Friday, February 26, 2010
Vandalism or Art? Another look at Graffiti
It's not uncommon to see graffiti spray painted upon the walls of buildings--especially in cities. Generally graffiti is frowned upon in society--but not for the reasons you'd expect. Contrary to popular belief, it has nothing to do with the concept of tagging on walls to begin with, nor does it have to do with the content. Sure people generally spray paint curse words and graphic images--yet I bet somebody could paint an accurate replica of the Mona Lisa on one of those buildings and it would still be looked upon as negatively.The main reason graffiti is looked down upon is because it steps out of the code--that is to say it strays from a particular logical system that is operating throughout our society--a sort of limited algorhythm to be exact. Thus to the overall logic of society, and the logic social order, graffiti is seen as a "gross" disruptive display. Yet at the same time graffiti can be looked upon as a way of stepping out of this logic system. If one is unsatisfied with their system, instead of trying to merely change it through the system itself, one would be far more successful if he or she were to step outside of the system altogether--hence why we have graffiti. It is a way of challenging our system--by doing something outside of the system--not from within it. In other words, we can't challenge the game by playing it but rather by making a new game to play instead.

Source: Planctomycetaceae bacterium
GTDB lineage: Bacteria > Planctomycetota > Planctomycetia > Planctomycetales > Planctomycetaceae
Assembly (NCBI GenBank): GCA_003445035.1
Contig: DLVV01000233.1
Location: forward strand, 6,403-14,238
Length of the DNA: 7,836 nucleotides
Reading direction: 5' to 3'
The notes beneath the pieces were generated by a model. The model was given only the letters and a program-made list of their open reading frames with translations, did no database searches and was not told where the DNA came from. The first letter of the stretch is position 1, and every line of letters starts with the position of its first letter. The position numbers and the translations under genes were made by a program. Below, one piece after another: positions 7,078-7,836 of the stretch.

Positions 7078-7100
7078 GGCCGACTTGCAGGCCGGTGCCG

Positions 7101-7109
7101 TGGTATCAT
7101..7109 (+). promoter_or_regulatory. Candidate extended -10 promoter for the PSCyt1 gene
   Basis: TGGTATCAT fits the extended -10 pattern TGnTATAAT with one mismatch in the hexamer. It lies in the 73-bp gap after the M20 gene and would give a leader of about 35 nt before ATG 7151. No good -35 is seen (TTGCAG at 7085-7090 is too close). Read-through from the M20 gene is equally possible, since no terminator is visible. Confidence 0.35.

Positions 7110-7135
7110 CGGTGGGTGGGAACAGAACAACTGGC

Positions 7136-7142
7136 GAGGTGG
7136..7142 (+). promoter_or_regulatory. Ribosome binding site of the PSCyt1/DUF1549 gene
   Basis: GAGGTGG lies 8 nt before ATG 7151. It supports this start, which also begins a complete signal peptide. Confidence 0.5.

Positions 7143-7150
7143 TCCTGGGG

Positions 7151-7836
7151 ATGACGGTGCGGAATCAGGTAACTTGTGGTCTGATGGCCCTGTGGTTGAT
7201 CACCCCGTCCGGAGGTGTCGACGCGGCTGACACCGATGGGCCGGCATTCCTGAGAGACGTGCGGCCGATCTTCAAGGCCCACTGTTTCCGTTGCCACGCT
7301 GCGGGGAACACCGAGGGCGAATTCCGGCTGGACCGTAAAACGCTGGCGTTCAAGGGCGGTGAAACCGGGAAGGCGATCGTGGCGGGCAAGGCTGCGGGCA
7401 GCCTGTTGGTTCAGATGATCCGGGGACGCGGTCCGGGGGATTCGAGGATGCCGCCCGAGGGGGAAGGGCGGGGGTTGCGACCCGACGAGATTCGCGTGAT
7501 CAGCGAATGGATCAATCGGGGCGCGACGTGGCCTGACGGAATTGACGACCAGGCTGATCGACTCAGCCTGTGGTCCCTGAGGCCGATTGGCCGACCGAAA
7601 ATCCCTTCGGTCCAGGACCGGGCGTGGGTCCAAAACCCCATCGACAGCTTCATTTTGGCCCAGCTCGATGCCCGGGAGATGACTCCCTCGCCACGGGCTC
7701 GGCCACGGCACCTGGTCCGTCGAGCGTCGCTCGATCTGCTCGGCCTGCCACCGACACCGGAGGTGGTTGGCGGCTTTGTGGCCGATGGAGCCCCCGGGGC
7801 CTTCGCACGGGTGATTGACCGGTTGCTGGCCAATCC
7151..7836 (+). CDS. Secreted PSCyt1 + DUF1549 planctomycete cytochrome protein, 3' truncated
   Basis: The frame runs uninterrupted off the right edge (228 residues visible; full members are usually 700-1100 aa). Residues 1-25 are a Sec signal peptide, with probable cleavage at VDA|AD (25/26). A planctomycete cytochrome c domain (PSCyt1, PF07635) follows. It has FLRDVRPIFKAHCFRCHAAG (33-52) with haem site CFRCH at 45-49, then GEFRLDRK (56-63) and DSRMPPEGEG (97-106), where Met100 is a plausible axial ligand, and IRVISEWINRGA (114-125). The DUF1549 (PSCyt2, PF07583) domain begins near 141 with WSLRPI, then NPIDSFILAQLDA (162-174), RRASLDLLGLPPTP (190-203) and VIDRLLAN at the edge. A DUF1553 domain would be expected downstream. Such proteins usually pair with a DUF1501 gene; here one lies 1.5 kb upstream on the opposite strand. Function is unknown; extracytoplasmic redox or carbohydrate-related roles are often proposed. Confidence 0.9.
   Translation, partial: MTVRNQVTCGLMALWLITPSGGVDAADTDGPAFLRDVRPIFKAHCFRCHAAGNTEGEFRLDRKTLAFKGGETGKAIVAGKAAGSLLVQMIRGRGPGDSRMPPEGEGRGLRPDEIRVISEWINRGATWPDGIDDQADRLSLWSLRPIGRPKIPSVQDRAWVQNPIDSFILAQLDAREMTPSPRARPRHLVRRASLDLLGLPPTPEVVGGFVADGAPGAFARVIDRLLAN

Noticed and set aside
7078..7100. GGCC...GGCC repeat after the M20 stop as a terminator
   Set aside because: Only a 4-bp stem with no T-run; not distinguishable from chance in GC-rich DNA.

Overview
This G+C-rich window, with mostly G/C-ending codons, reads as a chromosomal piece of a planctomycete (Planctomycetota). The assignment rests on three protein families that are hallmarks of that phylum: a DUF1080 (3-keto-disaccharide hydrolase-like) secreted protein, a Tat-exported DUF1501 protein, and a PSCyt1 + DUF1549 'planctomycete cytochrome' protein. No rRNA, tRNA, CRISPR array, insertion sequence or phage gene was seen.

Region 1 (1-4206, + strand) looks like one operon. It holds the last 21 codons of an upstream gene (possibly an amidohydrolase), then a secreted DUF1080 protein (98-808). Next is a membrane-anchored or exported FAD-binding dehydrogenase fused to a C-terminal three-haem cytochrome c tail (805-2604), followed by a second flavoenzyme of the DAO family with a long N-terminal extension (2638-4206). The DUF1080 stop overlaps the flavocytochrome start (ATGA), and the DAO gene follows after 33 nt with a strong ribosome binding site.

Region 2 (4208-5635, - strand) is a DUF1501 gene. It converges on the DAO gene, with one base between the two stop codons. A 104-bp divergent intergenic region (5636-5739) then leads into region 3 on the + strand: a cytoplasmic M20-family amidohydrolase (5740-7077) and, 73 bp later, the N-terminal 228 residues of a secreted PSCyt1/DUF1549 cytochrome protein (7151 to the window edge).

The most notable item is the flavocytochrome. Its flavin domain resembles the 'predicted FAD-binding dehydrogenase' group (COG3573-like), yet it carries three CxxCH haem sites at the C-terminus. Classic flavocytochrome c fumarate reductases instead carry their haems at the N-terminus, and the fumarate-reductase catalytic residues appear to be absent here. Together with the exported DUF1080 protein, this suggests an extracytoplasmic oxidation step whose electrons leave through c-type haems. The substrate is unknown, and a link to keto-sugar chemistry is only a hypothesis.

While not exactly,"graffiti" this picture of a monster made out of traffic cones has caused a major dispute over whether its artist should be arrested for vandalism. While the monster is definately awesome, the main concern is that the artist stole and chopped up some traffic cones in order to create the monster.
Here's a link to the full story